An undetected fatigue crack led to a Saab 340 turboprop losing a propeller during a scheduled passenger flight in March 2017, the Australian Transport Safety Bureau (ATSB) said in its final investigative report on the incident. The airplane landed safely at Sydney Airport after the propeller separation and none of the 16 passengers and three crew aboard the Regional Express (REX) flight from Albury to Sydney was injured.
According to the ATSB report, the airplane was about 102 km (55 nm) southwest of Sydney Airport on March 17, 2017, when the flight crew noticed a slight fluctuation on the right engine torque gauge. When the captain was unable to stop the fluctuations by manipulating the power levers and condition lever, the crew began the uncommanded engine procedure checklist. As the crew proceeded through the checklist items, they began to feel minor vibrations from the right engine. When the vibrations worsened, the crew began the engine shutdown procedure. During the procedure, the propeller separated from the aircraft. The crew made a PAN PAN urgency call to air traffic control and completed the engine shutdown procedure, and the aircraft landed without further incident.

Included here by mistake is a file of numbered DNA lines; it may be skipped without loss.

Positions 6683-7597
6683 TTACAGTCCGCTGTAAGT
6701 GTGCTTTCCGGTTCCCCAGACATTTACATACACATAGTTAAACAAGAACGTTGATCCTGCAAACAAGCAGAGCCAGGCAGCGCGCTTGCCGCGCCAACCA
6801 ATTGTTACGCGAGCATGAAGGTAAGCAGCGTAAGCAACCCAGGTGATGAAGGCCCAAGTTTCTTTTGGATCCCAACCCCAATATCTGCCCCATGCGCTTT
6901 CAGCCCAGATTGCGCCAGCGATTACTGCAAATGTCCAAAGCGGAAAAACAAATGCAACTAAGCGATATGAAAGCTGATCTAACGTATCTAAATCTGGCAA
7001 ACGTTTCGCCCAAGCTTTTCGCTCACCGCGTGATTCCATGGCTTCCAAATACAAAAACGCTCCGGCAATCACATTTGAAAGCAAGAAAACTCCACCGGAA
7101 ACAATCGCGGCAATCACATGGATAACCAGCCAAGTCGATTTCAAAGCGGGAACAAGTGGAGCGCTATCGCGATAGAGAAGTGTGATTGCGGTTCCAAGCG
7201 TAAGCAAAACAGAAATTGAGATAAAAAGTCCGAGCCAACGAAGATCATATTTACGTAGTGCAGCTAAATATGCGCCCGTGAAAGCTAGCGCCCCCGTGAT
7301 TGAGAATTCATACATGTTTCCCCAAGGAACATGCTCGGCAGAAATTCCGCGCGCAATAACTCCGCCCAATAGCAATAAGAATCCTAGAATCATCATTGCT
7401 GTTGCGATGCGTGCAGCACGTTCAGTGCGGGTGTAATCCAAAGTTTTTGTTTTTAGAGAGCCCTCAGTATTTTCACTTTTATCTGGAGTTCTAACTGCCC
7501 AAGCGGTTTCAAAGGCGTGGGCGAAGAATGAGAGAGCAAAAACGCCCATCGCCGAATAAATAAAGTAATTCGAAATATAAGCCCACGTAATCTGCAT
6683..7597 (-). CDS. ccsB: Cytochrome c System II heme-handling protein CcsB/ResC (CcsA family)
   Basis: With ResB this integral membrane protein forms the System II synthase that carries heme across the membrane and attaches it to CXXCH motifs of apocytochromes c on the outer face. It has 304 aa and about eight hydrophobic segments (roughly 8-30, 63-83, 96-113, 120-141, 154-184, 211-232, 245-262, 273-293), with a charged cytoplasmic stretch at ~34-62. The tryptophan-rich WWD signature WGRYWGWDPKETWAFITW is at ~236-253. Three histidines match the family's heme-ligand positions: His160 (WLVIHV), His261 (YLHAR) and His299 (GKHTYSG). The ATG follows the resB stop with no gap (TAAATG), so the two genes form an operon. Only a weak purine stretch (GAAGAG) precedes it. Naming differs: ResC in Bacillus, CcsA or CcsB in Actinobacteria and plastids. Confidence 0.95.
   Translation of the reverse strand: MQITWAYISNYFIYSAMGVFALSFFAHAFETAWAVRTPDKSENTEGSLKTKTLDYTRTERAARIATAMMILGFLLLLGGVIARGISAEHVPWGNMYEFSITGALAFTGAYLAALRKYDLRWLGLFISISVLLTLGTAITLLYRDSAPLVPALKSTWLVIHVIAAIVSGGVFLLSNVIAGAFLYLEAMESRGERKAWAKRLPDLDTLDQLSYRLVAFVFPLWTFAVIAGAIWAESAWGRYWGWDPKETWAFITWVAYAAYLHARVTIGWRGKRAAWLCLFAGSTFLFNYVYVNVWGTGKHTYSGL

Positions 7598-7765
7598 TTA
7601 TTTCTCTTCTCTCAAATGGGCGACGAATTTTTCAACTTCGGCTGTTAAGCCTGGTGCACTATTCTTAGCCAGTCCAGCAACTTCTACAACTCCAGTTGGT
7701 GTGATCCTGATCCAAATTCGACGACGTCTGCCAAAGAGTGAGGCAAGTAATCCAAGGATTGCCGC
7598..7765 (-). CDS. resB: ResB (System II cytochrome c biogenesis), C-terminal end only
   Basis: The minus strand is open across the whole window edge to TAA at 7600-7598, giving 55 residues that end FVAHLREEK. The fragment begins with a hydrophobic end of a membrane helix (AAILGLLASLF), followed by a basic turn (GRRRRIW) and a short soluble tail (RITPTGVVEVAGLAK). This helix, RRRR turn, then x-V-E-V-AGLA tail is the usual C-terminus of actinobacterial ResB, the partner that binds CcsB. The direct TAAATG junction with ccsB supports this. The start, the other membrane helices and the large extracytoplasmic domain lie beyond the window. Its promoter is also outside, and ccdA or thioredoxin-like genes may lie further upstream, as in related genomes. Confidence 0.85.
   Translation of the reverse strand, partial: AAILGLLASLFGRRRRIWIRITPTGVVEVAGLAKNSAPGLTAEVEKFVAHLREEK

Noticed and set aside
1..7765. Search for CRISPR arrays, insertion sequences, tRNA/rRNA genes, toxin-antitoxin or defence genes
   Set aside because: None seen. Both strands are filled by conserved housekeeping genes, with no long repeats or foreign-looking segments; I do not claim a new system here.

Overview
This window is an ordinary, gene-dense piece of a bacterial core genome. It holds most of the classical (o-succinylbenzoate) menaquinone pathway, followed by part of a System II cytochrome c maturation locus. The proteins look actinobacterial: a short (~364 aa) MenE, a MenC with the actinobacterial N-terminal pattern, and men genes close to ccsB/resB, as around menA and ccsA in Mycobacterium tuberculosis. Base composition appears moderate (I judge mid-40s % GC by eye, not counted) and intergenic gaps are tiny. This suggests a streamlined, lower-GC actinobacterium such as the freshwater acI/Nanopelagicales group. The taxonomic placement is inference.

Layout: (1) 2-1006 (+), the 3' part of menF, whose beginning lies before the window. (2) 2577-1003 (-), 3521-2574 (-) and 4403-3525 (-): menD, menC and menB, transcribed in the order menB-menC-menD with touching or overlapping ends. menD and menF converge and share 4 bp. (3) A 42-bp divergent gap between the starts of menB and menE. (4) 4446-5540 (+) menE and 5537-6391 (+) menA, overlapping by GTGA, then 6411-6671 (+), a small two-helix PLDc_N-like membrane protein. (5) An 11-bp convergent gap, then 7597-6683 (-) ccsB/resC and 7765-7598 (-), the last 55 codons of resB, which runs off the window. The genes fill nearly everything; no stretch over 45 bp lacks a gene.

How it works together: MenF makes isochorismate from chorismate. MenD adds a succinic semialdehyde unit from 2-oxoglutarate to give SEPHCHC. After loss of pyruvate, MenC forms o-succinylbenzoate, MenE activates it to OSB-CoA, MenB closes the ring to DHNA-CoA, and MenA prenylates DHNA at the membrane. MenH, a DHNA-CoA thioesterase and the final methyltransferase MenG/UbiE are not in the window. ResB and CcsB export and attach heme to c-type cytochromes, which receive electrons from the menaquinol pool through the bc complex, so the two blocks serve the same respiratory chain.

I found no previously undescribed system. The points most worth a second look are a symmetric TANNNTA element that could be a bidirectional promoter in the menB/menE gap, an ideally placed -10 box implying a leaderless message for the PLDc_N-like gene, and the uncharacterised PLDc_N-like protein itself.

The propeller that had separated from the General Electric (GE) CT7-9B engine was found four days later in a wooded area about 19 km (10 nm) southwest of Sydney Airport.
ATSB found that the propeller gearbox (PGB) propeller shaft had fractured, leading to the propeller separation. Laboratory analysis of the propeller shaft revealed that the failure occurred as a result of a fatigue crack that had initiated from the PGB propeller shaft flange dowel pin hole.
ATSB also said that GE’s maintenance documentation did not include specific inspection procedures to detect fatigue cracking of the propeller shaft. After the incident, GE released service bulletins requiring immediate inspection of the PGB propeller shaft, and changes were made to the manuals to include more ongoing inspections of the area. The U.S. Federal Aviation Administration issued an airworthiness directive (AD 2018-03-13) in February 2018 requiring initial and repetitive inspections of the main propeller shaft for affected engines.